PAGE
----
gamma-Amino-beta-hydroxybutyric acid

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gamma-Amino-beta-hydroxybutyric acid
GABOB.png
GABOB3d.png
Systematic (IUPAC) name
4-amino-3-hydroxybutanoic acid
Clinical data
Legal status
?
Identifiers
CAS number 352-21-6
ATC code ?
PubChem CID 2149
ChemSpider 2064
Chemical data
Formula C4H9NO3 
Molecular mass 119.12 g/mol

γ-Amino-β-hydroxybutyric acid (GABOB) (brand names Gamibetal, Gabomade) is an anticonvulsant drug and analogue of the neurotransmitter γ-aminobutyric acid (GABA).[1] It is found naturally in the human body but it is not known whether it has an important physiological role at normal concentrations. It acts as a non-selective GABA receptor agonist.

GABOB has anticonvulsant properties,[2] but is of relatively low potency when used by itself, and is more useful as an adjuvant treatment used alongside another anticonvulsant drug.[3] It has two stereoisomers, with the (3S) isomer d-GABOB being around twice as potent an anticonvulsant as the (3R) isomer l-GABOB.[4]

Other studies have suggested it may produce improved learning and memory function,[5] probably through a cholinergic mechanism,[6] as well as boosting growth hormone release.[7][8][9] However its effectiveness for these purposes has not been well established and it is not widely used in medicine, although it is sold as a dietary supplement.

References[edit]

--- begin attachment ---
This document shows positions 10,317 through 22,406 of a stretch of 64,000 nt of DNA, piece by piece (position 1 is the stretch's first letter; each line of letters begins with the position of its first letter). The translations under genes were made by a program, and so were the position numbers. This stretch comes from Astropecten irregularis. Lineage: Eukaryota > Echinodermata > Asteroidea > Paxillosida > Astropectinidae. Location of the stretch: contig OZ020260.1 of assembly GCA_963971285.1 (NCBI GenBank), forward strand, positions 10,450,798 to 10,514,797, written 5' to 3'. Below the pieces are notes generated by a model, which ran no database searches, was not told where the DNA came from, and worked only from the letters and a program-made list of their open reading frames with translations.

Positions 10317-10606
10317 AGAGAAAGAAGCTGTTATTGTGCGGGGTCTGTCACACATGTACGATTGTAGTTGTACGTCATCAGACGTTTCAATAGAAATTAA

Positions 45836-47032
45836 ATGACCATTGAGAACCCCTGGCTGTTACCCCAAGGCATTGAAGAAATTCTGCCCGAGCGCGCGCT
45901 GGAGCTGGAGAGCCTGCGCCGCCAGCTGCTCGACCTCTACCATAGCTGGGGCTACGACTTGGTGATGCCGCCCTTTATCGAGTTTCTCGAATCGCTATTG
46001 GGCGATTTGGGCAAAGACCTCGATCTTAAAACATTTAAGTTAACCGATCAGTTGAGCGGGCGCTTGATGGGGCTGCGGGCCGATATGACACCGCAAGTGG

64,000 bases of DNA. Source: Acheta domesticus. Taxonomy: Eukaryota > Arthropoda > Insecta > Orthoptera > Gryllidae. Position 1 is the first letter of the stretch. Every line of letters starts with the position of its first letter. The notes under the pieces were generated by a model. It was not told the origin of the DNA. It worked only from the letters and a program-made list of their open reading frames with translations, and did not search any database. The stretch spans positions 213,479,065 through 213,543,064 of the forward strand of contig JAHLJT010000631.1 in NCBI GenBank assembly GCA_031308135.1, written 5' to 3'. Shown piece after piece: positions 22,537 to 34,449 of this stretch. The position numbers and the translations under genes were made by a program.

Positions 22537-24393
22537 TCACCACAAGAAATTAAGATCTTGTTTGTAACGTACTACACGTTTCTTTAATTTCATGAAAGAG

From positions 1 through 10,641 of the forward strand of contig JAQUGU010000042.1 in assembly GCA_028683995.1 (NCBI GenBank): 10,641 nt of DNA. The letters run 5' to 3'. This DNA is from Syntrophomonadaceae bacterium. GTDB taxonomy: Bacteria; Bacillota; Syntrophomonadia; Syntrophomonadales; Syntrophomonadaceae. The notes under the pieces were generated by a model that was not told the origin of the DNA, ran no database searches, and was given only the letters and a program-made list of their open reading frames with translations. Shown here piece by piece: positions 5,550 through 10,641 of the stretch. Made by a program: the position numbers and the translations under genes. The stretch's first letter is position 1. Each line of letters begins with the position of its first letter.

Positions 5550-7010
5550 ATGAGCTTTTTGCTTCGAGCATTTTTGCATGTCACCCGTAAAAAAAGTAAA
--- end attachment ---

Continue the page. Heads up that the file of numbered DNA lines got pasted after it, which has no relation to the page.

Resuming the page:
1. ^ Index Nominum 2000: International Drug Directory. Taylor & Francis. January 2000. pp. 44–. ISBN 978-3-88763-075-1. 
  2. ^ Chemello R, Giaretta D, Pellegrini A, Testa G (1980). "[Effect of gamma-amino-beta-hydroxybutyric acid (GABHB) on experimentally-induced epileptic activity]" [Effect of γ-amino-β-hydroxybutyric acid (GABHB) on experimentally-induced epileptic activity]. Rivista di Neurologia (in Italian) 50 (4): 253–268. PMID 7466221. 
  3. ^ García-Flores E, Farías R (1997). "γ-Amino-β-hydroxybutyric acid as add-on therapy in adult patients with severe focal epilepsy". Stereotactic and Functional Neurosurgery 69 (1–4 Pt 2): 243–236. doi:10.1159/000099882. PMID 9711762. 
  4. ^ Roberts E, Krause DN, Wong E, Mori A (1981). "Different Efficacies of d- and l-γ-Amino-β-Hydroxybutyric Acids in GABA Receptor and Transport Test Systems" (pdf). Journal of Neuroscience 1 (2): 132–140. PMID 6267220. 
  5. ^ Banfi S, Fonio W, Allievi E, Pinza M, Dorigotti L (1984). "Cyclic GABA-GABOB analogues. IV. Activity on learning and memory". Il Farmaco; Edizione Scientifica 39 (1): 16–22. PMID 6538512. 
  6. ^ Yano S, Mizuno M, Watanabe K (1990). "Stimulatory effect of some therapeutic drugs used for improving cerebral insufficiency on gastric acid secretion in rats". Pharmacology 40 (4): 205–210. doi:10.1159/000138660. PMID 2388927. 
  7. ^ Fioretti P, Melis GB, Paoletti AM, Parodo G, Caminiti F, Corsini GU, Martini L (1978). "γ-Amino-β-Hydroxy Butyric Acid Stimulates Prolactin and Growth Hormone Release in Normal Women". Journal of Clinical Endocrinology and Metabolism 47 (6): 1336–1340. doi:10.1210/jcem-47-6-1336. PMID 263354. 
  8. ^ Takahara J, Yunoki S, Yakushiji W, Yamauchi J, Hosogi H, Ofuji T (1980). "Stimulatory Effects of γ-Aminohydroxybutyric Acid (GABOB) on Growth Hormone, Prolactin and Cortisol Release in Man". Hormone and Metabolic Research 12 (1): 31–34. doi:10.1055/s-2007-996190. PMID 6244218. 
  9. ^ Melis GB, Paoletti AM, Mais V, Mastrapasqua NM, Strigini F, Fruzzetti F, Guarnieri G, Gambacciani M, Fioretti P (1982). "Dose-related Effects of γ-Amino β-Hydroxy Butyric Acid (GABOB) Infusion on Growth Hormone Secretion in Normal Women". Journal of Endocrinological Investigation 5 (2): 101–106. doi:10.1007/bf03350499. PMID 7096918.